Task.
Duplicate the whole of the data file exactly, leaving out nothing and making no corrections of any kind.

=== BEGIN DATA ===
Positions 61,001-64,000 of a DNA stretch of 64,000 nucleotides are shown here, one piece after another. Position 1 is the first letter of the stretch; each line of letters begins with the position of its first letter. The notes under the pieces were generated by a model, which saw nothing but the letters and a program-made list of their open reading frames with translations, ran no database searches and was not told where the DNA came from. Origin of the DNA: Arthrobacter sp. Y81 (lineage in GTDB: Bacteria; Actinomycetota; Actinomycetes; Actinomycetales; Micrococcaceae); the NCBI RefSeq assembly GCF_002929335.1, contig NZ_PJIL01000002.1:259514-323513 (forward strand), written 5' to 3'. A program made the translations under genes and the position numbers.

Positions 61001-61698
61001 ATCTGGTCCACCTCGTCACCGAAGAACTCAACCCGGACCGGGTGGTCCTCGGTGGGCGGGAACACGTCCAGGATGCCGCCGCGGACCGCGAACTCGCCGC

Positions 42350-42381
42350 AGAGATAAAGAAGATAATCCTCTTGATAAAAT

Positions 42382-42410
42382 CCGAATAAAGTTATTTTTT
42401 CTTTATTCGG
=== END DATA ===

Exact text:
Positions 61,001-64,000 of a DNA stretch of 64,000 nucleotides are shown here, one piece after another. Position 1 is the first letter of the stretch; each line of letters begins with the position of its first letter. The notes under the pieces were generated by a model, which saw nothing but the letters and a program-made list of their open reading frames with translations, ran no database searches and was not told where the DNA came from. Origin of the DNA: Arthrobacter sp. Y81 (lineage in GTDB: Bacteria; Actinomycetota; Actinomycetes; Actinomycetales; Micrococcaceae); the NCBI RefSeq assembly GCF_002929335.1, contig NZ_PJIL01000002.1:259514-323513 (forward strand), written 5' to 3'. A program made the translations under genes and the position numbers.

Positions 61001-61698
61001 ATCTGGTCCACCTCGTCACCGAAGAACTCAACCCGGACCGGGTGGTCCTCGGTGGGCGGGAACACGTCCAGGATGCCGCCGCGGACCGCGAACTCGCCGC

Positions 42350-42381
42350 AGAGATAAAGAAGATAATCCTCTTGATAAAAT

Positions 42382-42410
42382 CCGAATAAAGTTATTTTTT
42401 CTTTATTCGG